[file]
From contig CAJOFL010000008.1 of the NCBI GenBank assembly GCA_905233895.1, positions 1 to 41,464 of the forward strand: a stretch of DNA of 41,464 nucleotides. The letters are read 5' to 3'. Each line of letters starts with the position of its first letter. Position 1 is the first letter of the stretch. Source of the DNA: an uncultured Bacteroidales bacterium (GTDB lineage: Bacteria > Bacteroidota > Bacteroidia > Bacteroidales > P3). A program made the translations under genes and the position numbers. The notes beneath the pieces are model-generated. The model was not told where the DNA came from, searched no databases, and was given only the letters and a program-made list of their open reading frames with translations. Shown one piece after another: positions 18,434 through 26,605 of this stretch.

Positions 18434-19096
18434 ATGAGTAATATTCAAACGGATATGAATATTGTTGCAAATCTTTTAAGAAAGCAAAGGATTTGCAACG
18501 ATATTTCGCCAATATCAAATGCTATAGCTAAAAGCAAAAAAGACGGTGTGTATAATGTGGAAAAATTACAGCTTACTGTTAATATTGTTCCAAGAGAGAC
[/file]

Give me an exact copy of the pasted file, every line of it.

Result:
From contig CAJOFL010000008.1 of the NCBI GenBank assembly GCA_905233895.1, positions 1 to 41,464 of the forward strand: a stretch of DNA of 41,464 nucleotides. The letters are read 5' to 3'. Each line of letters starts with the position of its first letter. Position 1 is the first letter of the stretch. Source of the DNA: an uncultured Bacteroidales bacterium (GTDB lineage: Bacteria > Bacteroidota > Bacteroidia > Bacteroidales > P3). A program made the translations under genes and the position numbers. The notes beneath the pieces are model-generated. The model was not told where the DNA came from, searched no databases, and was given only the letters and a program-made list of their open reading frames with translations. Shown one piece after another: positions 18,434 through 26,605 of this stretch.

Positions 18434-19096
18434 ATGAGTAATATTCAAACGGATATGAATATTGTTGCAAATCTTTTAAGAAAGCAAAGGATTTGCAACG
18501 ATATTTCGCCAATATCAAATGCTATAGCTAAAAGCAAAAAAGACGGTGTGTATAATGTGGAAAAATTACAGCTTACTGTTAATATTGTTCCAAGAGAGAC